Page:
airports in the same cites (Love Field Midway).

What Else Complicated The Case?
  • American had a wide span of different models of
    airplanes. This added complexity and killed
  • The American Sabre system was a high cost asset
    with large annual investments in maintenance.
    This was a good system for the domestic
    airline business but not the right asset for
    a hyper-efficient operating
    model used by Southwest Airlines.

What Can We Learn From
  • They have streamlined their operations and
    mastered the operational skills for running
    warehouse stores. What are there assets?
  • a. Stores, Distribution Centers, Long-haul
  • b. Good Inventory Systems
  • But what will happen if customers
    move to home shopping?

What Happened To MCI Telecommunications?
  • Main asset is its telephone network that enables
    it to offer customers low prices on long
  • What if cable TV companies offer telephone
    service through their coaxial or fiber-optic
  • MCI will face grave competition from Time-Warner
    Telecommunication, Inc. and Microsoft, so they
    will need to restructure their assets to compete.
    Why? These other companies are investing in the
    future, and so must MCI.

What Have We Learned About Sustaining Product
  • Product leadership companies often become
    fascinated with great products. With each new
    idea or complaint, they rush back to labs and
    maybe they perceive shortcomings that are not so
  • Product leadership companies may get too close
    to customers. User groups can critique current
    products but they dont produce the breakthrough
  • These companies may invest improvements in
    current products and miss the next great product.

So What lessons Have We learned?
  • Products leaders often fumble with the future.
  • Examples Lord Kevin (President of Britains
    Royal Society) declared that heavier than air
    flying machines were impossible.
  • Jack Warner (cofounder of Warner Brothers
    Studio) produced the first talking picture
    was skeptical and remarked Who the hell wants
    to hears actors talk?
  • A company can develop blind spots that
    impair its skill at sensing the potential of
    new technologies concepts.

What Are Some More Examples Of Company Blind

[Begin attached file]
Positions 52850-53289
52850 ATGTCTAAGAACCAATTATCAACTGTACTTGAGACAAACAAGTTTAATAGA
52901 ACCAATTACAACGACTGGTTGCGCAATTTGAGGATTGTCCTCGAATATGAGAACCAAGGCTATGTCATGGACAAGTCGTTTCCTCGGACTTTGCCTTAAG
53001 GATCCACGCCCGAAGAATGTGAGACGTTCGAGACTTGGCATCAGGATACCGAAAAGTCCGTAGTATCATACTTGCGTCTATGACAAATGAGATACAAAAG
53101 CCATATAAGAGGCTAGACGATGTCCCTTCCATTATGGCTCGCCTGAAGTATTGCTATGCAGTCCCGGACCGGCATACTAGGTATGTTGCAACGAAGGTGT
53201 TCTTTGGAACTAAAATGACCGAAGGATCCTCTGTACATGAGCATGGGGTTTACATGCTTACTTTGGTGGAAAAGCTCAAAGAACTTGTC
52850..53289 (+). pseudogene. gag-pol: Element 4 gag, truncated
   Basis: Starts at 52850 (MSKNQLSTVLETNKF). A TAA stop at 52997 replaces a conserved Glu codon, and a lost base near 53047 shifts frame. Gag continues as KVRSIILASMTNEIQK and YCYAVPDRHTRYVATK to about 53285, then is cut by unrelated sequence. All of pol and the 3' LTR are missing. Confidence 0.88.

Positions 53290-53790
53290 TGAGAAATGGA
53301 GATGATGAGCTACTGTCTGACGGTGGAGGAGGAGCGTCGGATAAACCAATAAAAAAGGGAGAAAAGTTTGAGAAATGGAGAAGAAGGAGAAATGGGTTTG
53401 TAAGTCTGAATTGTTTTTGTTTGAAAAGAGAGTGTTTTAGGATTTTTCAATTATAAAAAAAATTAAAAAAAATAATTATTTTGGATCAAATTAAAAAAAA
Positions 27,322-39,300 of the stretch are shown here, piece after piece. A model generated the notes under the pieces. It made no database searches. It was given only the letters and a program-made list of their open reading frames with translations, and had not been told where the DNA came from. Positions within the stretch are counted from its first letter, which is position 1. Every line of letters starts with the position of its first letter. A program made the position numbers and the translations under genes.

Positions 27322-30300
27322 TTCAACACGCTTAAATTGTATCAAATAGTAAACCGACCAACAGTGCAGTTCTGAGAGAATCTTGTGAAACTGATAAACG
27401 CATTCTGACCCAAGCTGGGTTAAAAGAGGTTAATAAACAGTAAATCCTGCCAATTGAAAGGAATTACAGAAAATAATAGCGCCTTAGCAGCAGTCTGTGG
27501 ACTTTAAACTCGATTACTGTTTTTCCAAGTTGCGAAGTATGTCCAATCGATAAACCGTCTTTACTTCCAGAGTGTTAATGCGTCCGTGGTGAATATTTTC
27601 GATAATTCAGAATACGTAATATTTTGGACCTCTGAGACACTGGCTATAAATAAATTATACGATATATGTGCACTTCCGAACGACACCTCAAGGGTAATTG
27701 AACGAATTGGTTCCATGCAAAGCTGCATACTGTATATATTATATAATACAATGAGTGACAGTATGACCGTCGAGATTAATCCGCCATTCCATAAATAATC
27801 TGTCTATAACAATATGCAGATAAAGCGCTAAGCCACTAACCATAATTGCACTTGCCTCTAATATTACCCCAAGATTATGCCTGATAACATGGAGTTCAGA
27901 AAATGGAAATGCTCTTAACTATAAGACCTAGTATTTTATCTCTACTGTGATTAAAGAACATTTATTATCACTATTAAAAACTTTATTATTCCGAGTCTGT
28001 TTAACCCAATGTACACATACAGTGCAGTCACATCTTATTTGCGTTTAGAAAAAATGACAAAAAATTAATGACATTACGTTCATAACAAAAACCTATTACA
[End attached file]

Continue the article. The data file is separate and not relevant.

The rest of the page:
• GM didnt understand or act on the changing
    tastes of young car buyers who wanted lighter,
    faster, nimbler cars with a European feel. They
    thought the Chevy buyer would upgrade to bigger
    Buick's and then to Cadillac's.

What Are Some More Examples Of Company Blind
Spots? (Cont.)
  • a. Who knows what will happen to cars next?
  • Will it be fully recyclable cars, battery cars,
    computer-guided transportation?
  • b. Take this example to other firms.
  • What will pharmaceutical companies do when
    genetic research prevents the disease and we
    dont need to cure it?
  • c. Is the Microsoft example part of the answer?
  • Invest heavily to accelerate innovation through
    close ties with faster-moving start-up companies?

How Do We Sustain Customer Intimacy?
  • Customer intimacy companies are susceptible to
    illusions that they can do absolutely anything to
    give customers the total solutions promised.
  • This leads them to take on tasks they should
  • When your competition has copied you, you need to
    move on.

What Are Some Cases Of Customer Intimacy
  • IBM had a dedicated a base of information systems
    professionals and their clients replaced their
    counterparts with financial executives and line
    managers. IBM professionals needed to learn new
    ways to speak to their new clients.
  • Customer intimate companies have to stay 2 steps
    ahead of customers they must assimilate
    experience from multiple clients and acquire
    fresh insights from new people. They must stay

So… What Did CEOs Learn?
  • Companies must also periodically improve
    secondary disciplines.
  • They must always focus on strengthening the
    companys value position.
  • They must maintain operational focus. They often
    grow shortsighted about short-term rewards and
    they may expand too rapidly.
  • The greatest temptation is greediness, milking
    their success instead or moving forward. They
    need to watch myopia, temptation and the loss of